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Supplies and Logistics

Education kits: increasing inclusivity and relevance


UNICEF’s beloved School-in-a-Box has been around for more than 20 years, and like the children it serves, it has grown up over time. Its origins reflect the reason why UNICEF exists:  to put children’s rights at the heart of development and humanitarian action. The School-in-a-Box is a critical supply item in emergency response and transition programming, a rallying point in fund raising and an icon of great design for children.

School-in-a-Box is a logistically sensible way to provide children and teachers learning and teaching materials when schools and school supplies have been lost due to natural disaster or conflict. A deeper understanding of children’s needs and cultural sensitivities based on experience using the kit in various settings around the world, the availability of new technology and innovative thinking continue to drive ongoing improvement of this important kit.

In 2014, Supply and Programme colleagues conducted a comprehensive review of UNICEF’s standardised education kits: School-in-a-Box, Recreation Kit, and Early Childhood Development (ECD) Kit. The review included both staff surveys and end-user surveys of students and teachers from four countries. The process culminated in a workshop held in Copenhagen that brought together colleagues from Supply Division, regional and country offices, and Programme Division colleagues representing expertise in education, child protection, early childhood development, children with disabilities, and adolescent development and participation. External partners, including Save the Children and the Norwegian Refugee Council, also participated.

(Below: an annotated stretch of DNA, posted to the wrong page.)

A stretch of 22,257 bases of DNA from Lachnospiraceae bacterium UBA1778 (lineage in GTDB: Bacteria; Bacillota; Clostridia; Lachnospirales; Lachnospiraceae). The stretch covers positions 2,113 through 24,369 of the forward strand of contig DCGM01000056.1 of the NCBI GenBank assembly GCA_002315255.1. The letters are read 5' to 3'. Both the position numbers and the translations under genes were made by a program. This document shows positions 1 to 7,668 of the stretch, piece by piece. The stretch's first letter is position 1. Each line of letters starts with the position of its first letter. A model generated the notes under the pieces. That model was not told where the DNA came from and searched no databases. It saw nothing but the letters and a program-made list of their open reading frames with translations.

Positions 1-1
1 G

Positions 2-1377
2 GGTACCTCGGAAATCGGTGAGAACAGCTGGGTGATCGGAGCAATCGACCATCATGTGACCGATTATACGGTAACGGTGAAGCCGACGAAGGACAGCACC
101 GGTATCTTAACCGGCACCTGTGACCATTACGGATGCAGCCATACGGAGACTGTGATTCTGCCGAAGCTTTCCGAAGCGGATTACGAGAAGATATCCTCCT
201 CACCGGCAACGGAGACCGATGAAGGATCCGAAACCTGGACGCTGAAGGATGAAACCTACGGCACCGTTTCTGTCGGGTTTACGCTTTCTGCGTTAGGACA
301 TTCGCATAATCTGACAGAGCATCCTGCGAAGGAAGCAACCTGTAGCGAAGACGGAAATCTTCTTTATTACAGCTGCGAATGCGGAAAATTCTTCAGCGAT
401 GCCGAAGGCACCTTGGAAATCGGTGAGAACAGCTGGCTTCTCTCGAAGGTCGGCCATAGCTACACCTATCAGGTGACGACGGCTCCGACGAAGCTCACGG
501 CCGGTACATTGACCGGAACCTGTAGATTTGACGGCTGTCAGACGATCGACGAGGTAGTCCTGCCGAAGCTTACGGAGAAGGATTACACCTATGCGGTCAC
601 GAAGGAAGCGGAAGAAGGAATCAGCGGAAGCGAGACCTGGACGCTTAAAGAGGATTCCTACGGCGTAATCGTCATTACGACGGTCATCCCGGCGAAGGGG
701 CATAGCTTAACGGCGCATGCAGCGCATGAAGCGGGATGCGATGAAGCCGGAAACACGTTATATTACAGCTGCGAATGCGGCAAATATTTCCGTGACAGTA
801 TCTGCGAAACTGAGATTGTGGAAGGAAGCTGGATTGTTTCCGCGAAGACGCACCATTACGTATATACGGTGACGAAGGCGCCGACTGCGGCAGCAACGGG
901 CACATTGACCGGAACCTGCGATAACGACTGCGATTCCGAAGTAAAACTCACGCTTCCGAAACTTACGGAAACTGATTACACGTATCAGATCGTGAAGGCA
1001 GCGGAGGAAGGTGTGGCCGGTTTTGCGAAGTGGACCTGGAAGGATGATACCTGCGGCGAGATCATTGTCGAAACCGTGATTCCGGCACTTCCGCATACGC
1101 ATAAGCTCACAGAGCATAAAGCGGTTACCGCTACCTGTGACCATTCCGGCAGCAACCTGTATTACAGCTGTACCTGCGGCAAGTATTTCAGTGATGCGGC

The workshop generated substantial evidence-based debate and resulted in a series of kit improvement recommendations. A timely and important component of the discussions focused on ways to adapt universal design principles into supply items to reduce barriers for children living with disabilities. Universal Design does not change the functionality of supply items and does not mean adding more items exclusively for children with disabilities. Instead, universal design makes supply items more user-friendly so that more children can use them. Examples of proposed changes include:

  • Adding tactile features to globes and adding a magnifying glass to one end of rulers.
  • Including Braille markings on posters and raised letters on clocks.
  • Increasing the ratio of yellow to white chalk as yellow provides a better contrast against blackboards.

Supplies for children with disabilities is a rapidly growing area of work for UNICEF support to programmes. UNICEF’s first-ever forum on assistive technology which  identified opportunities to make supplies for children with disabilities more accessible, affordable and appropriate, was hosted by Supply Division in Copenhagen in July. 

Did you know?

  • The original School-in-a-Box served the needs of 80 children in a classroom. Seven years ago, the kit was re-designed to meet the quality education needs of 40 children. Each and every child now receives their own notebook, slate, pen, pencil, and other basic learning supplies.
  • Production of the standard School-in-a-Box takes place in UNICEF’s warehouse hub in Shanghai, managed by Supply Division.
  • The components of School-in-a-Box are also available in re-configured formats to cut costs (e.g., School-in-a-Carton) or to meet specific requirements in specific country-wide education programmes.
  • The School-in-a-Box was so-named by UNICEF’s Goodwill Ambassador, Harry Belafonte.
  • In 2014, UNICEF procured $63 million in education supplies. This included 21,653 classroom kits, 84,548 country-specific class room kits, 21,877 recreation kits, and 13,095 ECD kits.



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